Iconoclastic Infills

Finally, another phase of work can be identified, which includes the majority of the figures’ heads and some of their bodies, both heads of the angels, the head of the donor in panel 2a, part of God the Father’s crown, the head, right arm and legs of Christ in the Throne of Mercy and the head and torso of Christ in the Pietà. All feature similar paint work, suggesting they were made in the same studio at the same time.

The select placement and even dispersal of these pieces across the window is suggestive of iconoclastic vandalism of the figures rather than mechanical or unintentional damage.  

The Clifford-Constables and the creation of a composite window

With the passing of the Catholic Relief Act in 1791 and the Catholic Emancipation Act in 1829, Catholics were released from centuries of persecution and were able to openly practice their faith, resulting in a sort of ‘Catholic revival,’ theologically, practically and aesthetically.((David Mathew, Catholicism in England 1535-1935 (London: The Catholic Book Club, 1936): 156 and 174; Mary Heimann, Catholic Devotion in Victorian England (Sheffield: Clarendon, 1995): 5.)) This ‘Catholic aesthetic’ harked back to pre-Reformation, gothic architecture, with specific emphasis on the nationalistic and Catholic ‘pointed arch’.((Mary Shepard, “”Our Fine Gothic Magnificence”: The Nineteenth-Century Chapel at Costessey Hall (Norfolk) and Its Medieval Glazing,” Journal of the Society of Architectural Historians 54, no. 2 (1995): 191 and 193.)) This taste can be seen at the eighteenth and nineteenth-century private chapels of Melton Manor and Costessey Park, where new glazing schemes were assembled that were redolent of a Pre-Reformation heritage.

In order to explain how the Burton Constable chapel window illustrates this Catholic aestheic, an attempt must be made to establish the original provenance of the Burton Constable window.

St Mary’s, Childrey, (then) Berkshire

It is argued here that the window began its life in 1526, in Berkshire, as a commission from the Fettiplace family.

The two heraldic devices in the current window are depicted on the donors’ clothing and in shields held by angels above the donors and they relate not to the Clifford Constables, but to three families closely associated with Childrey; Fettiplace, Waryng and Englefield. These three families were connected through the female line; Alice Englefield was the mother of Joan Waryng (by her first marriage) who was the mother of Elizabeth Fettiplace.((June Maxwell Drummond, Childrey: A village in the Vale of White Horse, 2nd ed. (Oxon: June Maxwell Drummond, 2003): 17-18.)) These generations spanned the mid-fifteenth century to the early to mid-sixteenth century and were all associated with the village of Childrey, Oxfordshire (previously in Berkshire until 1947).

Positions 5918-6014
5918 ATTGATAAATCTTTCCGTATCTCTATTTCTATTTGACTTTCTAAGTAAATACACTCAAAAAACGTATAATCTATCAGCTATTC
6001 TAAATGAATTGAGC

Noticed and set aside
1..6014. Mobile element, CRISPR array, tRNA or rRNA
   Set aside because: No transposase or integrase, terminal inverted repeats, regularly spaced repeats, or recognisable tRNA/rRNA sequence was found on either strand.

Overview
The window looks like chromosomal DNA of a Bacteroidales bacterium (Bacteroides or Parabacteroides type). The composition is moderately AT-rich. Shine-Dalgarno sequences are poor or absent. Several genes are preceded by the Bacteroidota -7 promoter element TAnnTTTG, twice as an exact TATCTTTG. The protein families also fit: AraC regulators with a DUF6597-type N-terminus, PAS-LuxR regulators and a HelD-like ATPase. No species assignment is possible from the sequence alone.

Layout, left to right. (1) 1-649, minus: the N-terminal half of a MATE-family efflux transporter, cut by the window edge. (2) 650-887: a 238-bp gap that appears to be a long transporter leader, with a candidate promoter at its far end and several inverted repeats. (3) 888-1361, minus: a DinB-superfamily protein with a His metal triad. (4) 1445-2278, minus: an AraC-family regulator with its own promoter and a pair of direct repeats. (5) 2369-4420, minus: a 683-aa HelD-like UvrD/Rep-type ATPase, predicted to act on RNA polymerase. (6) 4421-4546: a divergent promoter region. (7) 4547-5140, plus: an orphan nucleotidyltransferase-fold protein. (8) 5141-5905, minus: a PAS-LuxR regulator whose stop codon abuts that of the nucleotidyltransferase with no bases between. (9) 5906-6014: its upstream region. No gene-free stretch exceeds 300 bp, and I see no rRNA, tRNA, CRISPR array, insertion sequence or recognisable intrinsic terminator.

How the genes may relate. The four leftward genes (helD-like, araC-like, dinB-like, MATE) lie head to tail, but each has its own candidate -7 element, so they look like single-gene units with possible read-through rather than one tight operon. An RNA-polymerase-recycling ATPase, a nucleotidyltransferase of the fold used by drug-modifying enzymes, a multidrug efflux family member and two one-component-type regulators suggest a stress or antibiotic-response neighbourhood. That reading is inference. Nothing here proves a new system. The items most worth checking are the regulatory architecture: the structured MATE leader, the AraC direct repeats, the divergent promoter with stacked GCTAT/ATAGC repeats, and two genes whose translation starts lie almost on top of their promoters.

In 1526, William Fettiplace, Elizabeth’s husband, founded a chantry chapel in the fourteenth-century south transept of St Mary the Virgin in Childrey.((“Church of St Mary,” Historic England, 2020, accessed Oct 14, 2020, Both the three-light east (sIV) and four-light south (sV) window mullions date from the early sixteenth century, suggesting that these two windows were inserted and glazed or re-glazed as a part of the founding of the chantry.((Victoria County History, “Parishes: Childrey,” in A History of the County of Berkshire: Volume 4, eds. William Page and P.H. Ditchfield, 272-279 (London: Victoria County History, 1924), accessed Oct 14, 2020,

The evidence discussed in the following paragraphs indicates that parts of this original 1526 window are glazed into what is now the chapel window of Burton Constable Hall, and that the original subject matter inspired Price’s new design for the window.

Firstly, though the shields are shaped in the voluptuous, curved form popular in the eighteenth century, there is reason to believe that the Fettiplace shield is medieval in origin. The top chevron apex touches the top of the shield which, as a rule, is not how chevrons are depicted in heraldry suggesting that the shape of the shield has been altered from its original design to fit the newer, fashionable, curved outline of the eighteenth century.((Christopher Vane, (The Chester Herald), email conversation with the author, Aug, 11, 2020.))